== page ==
Senate vote to terminate emergency border order splits Alaska delegation

National Emergency Senate Vote / Photo: PxHere / (MGN)
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WASHINGTON, D.C. (AP) — The Republican-controlled Senate has voted to terminate President Donald Trump's declaration of a national emergency at the U.S.-Mexico border.

The Senate voted 59-41 for a resolution to halt Trump's emergency order. Trump has promised to veto it, and it is unlikely that Congress will have the votes to override him.

Yet the vote represents a break between Trump and Senate Republicans. It's the first time Congress has used its power to reject a presidential emergency order.

Trump wants to use his declaration to steer $3.6 billion more to border barriers than lawmakers approved. He had warned Republicans to stick with him on the vote. He said doing otherwise would be siding with Democratic House Speaker Nancy Pelosi. But several Republicans defied that warning, including Sens. Rand Paul (R-KY), Mitt Romney (R-UT), and Lisa Murkowski (R-AK).

In a statement, Murkowski defined her vote on House Joint Resolution 46 as a vote to uphold the separation of powers.

"Article 1 provides that the power to appropriate lies with the legislative branch. When the executive branch goes around the express intention of Congress on matters within its jurisdiction, we must speak up or legislative acquiescence will erode our constitutional authority," Murkowski said in part. "We can and must address the President's very legitimate concerns over border security, but we must not do it at the expense of ceding Congress' power of the purse."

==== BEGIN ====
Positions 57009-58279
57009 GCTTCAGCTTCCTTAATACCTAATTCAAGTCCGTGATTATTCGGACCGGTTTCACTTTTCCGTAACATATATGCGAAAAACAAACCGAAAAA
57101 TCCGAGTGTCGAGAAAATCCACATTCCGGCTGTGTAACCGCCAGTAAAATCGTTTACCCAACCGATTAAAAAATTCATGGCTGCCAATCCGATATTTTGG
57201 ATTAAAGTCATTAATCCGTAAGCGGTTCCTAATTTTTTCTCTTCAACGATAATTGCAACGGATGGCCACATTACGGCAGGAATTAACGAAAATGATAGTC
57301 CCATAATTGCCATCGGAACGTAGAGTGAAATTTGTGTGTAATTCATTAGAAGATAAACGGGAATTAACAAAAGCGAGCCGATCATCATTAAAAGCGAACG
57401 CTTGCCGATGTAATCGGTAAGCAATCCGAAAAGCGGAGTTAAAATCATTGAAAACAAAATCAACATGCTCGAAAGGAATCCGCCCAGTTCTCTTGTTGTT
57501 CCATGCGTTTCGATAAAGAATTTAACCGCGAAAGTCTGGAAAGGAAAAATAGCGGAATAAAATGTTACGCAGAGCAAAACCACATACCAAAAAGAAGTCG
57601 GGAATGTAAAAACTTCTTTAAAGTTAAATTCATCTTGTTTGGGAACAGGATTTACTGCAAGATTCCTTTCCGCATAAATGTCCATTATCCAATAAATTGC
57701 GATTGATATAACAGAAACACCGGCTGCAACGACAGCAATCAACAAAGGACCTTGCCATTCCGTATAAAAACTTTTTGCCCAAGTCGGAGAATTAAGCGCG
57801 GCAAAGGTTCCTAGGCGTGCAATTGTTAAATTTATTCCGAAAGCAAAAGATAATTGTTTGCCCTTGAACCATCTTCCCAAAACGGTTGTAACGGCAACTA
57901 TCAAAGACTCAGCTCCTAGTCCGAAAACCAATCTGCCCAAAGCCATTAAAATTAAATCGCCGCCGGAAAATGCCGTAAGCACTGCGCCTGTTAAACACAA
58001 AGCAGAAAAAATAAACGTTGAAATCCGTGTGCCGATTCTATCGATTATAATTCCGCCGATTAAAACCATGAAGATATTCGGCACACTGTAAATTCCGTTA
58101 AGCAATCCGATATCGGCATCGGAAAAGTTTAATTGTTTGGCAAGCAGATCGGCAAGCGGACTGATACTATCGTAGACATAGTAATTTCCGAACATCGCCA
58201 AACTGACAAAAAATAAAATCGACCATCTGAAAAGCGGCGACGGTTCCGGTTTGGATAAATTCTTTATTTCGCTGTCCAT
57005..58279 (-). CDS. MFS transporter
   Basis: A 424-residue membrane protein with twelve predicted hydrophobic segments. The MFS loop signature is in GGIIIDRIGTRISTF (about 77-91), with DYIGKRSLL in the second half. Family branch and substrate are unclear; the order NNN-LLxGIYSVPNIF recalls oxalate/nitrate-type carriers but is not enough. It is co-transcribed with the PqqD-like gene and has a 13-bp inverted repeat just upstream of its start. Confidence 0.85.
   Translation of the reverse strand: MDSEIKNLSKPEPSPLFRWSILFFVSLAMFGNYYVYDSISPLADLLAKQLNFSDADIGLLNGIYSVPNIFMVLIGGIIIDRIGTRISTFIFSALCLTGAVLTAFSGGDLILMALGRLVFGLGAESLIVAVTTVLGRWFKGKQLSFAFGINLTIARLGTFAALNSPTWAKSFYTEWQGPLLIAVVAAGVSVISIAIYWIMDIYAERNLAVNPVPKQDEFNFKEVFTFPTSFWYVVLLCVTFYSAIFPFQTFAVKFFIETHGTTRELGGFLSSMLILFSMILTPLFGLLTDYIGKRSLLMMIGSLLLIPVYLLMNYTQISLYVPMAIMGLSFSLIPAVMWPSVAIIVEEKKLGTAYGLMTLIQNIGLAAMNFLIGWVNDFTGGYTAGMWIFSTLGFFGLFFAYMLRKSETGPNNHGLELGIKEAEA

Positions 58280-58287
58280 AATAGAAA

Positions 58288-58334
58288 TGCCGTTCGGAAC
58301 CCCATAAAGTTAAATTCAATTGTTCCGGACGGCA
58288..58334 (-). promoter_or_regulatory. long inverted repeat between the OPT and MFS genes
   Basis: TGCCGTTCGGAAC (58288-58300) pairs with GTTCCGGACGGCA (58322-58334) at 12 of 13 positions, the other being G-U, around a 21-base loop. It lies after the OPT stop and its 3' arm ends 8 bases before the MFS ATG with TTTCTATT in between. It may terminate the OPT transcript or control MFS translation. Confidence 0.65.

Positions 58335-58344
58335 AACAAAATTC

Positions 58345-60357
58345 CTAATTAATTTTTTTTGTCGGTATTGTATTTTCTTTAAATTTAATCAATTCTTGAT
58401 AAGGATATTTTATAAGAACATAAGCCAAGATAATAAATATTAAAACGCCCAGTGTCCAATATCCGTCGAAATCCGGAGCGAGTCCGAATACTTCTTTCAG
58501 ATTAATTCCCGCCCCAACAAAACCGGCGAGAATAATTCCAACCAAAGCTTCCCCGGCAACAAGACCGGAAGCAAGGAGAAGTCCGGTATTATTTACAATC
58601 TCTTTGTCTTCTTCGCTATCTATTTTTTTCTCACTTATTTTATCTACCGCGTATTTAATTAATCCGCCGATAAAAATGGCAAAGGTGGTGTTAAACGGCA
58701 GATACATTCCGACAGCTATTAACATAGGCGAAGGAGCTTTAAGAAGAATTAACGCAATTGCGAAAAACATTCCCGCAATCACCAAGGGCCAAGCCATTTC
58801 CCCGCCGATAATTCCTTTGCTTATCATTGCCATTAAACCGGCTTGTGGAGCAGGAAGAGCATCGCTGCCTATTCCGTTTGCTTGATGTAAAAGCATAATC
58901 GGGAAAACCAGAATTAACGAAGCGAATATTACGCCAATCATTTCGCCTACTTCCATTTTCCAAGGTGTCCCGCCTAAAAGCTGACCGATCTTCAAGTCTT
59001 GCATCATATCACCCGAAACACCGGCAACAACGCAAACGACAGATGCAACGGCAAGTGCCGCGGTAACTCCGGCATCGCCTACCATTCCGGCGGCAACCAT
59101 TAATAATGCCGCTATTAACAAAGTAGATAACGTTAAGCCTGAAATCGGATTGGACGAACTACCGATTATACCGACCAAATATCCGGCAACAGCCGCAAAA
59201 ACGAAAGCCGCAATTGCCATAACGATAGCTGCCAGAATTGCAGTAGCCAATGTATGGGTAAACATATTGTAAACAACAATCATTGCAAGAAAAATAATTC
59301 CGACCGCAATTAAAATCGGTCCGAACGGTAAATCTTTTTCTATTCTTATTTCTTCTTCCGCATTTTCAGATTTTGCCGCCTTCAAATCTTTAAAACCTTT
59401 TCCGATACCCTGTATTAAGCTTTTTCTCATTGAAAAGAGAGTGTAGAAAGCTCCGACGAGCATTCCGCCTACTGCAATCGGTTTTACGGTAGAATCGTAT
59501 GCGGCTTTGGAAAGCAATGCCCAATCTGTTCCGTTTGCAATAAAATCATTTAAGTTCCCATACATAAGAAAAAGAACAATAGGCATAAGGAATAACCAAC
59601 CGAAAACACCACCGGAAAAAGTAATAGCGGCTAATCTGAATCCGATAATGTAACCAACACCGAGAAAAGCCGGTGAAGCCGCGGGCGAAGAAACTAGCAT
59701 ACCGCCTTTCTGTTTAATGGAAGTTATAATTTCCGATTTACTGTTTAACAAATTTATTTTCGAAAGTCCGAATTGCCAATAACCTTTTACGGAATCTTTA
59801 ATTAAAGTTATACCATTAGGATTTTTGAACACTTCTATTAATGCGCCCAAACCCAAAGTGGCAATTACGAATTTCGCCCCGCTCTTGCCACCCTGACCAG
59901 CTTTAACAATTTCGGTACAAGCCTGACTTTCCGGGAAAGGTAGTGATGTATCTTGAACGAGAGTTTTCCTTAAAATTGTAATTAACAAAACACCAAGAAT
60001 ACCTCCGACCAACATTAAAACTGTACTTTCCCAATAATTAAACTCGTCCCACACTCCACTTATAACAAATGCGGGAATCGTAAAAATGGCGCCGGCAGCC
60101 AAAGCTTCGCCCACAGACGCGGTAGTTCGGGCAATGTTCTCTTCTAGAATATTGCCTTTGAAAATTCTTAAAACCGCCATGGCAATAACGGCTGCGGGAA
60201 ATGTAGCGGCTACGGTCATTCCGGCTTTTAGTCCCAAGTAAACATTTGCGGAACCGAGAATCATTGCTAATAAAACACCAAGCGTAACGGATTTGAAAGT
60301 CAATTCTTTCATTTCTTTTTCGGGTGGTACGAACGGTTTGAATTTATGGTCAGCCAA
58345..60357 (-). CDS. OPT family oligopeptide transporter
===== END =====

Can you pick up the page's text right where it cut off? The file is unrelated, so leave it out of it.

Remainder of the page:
Sen. Dan Sullivan (R-AK) voted against the resolution of disapproval despite his previous expression of concerns about funds being diverted away from military readiness projects toward a border wall.

"After much reflection, I have concluded that today’s vote was primarily about the underlying emergency and, as I have consistently stated, there is no doubt that a crisis exists at the border," Sullivan's statement said in part. "I could not vote for a bill that, in effect, would block the President’s attempt—using authority authorized by Congress and previously invoked by numerous Presidents—to better secure the border and keep Americans safe.”

President Trump wants to steer $3.6 billion more to border barriers than lawmakers approved. The move is also being challenged in court.



 
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